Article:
By the Wayside
On the Jersey Shore in Cape May there’s a motel called
By the Wayside.
Out front there’s a 20 foot statue of Peter Pan
which the owner built
because he said every time he looked at it
he was reminded of happy endings.
Moira the motel lady, that’s how I’m known.
Lots of year-rounds as we call them,
tenants who call this home.
In Room 2B there’s a tiny Japanese man from San Francisco
who has a compulsion to check envelopes before sealing them
to make sure his daughter isn’t inside.
He lives in constant terror
that he will mail her away forever.
The gorgeous Josh one floor above bartends nights
at a restaurant down the shore
where he says he’d never be caught dead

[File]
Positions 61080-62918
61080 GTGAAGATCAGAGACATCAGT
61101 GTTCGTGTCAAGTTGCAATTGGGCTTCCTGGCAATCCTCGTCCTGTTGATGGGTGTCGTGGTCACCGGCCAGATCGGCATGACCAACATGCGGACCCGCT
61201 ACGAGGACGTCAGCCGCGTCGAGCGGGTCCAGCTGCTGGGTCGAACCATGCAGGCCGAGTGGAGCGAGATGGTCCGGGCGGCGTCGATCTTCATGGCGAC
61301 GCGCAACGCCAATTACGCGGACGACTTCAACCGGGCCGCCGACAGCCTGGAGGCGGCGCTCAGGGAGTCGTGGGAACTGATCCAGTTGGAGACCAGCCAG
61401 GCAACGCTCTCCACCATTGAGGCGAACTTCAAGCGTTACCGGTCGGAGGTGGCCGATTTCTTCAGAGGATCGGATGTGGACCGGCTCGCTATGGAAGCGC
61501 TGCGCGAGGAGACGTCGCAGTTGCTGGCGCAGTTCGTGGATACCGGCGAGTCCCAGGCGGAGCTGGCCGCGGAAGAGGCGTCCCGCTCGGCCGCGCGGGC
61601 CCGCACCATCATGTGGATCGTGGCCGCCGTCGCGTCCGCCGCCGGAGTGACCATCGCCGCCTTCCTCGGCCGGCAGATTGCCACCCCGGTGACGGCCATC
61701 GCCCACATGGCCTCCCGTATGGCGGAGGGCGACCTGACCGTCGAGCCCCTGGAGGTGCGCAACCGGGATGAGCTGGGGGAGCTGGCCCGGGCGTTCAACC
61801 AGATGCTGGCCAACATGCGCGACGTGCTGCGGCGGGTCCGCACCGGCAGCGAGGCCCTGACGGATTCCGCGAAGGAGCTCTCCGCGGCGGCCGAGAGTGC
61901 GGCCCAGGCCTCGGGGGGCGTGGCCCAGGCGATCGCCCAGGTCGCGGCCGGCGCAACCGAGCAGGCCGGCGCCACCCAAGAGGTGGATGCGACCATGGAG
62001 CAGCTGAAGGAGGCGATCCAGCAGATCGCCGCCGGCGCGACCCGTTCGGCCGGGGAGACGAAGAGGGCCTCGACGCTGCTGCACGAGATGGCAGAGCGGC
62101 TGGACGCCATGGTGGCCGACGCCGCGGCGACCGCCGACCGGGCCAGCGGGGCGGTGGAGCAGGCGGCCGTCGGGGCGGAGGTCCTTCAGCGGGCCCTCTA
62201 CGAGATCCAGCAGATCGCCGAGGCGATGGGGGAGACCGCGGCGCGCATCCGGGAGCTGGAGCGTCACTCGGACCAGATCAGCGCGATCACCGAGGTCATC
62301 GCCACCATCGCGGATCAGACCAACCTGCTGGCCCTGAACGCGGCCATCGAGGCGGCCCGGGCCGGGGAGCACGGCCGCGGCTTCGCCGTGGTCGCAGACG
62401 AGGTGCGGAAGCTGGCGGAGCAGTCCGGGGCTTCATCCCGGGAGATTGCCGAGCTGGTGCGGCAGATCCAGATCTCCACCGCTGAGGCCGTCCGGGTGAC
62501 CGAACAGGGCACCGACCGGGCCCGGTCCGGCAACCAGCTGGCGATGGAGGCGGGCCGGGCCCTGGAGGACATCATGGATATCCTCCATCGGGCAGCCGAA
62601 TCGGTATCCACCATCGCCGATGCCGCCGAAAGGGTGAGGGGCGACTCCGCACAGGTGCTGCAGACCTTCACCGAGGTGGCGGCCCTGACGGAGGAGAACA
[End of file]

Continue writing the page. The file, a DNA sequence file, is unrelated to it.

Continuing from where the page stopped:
under normal circumstances.
But nothing’s been normal he says since
Manhattan’s theatre world hung him out to dry.
Alice next to the office visits to have her makeup done on slow nights.
She left her husband of 30 years
the day she found his note to her on the kitchen table
signed with both his first
and last name.
The pain is in the details, the small things.
It’s in the smell of baby aspirin
and in watching a mother stoop down to painstakingly
wipe her child’s dirty face.
It’s in a line of baby clothes hanging outside to dry.
In the sound of her name:
We were shoe shopping.
I was filling the parking meter and she stepped away
for an instant,
And I moved from that life to this,
my husband’s anger still loud in my head.
where summers are a blur and where
it is easy to disappear.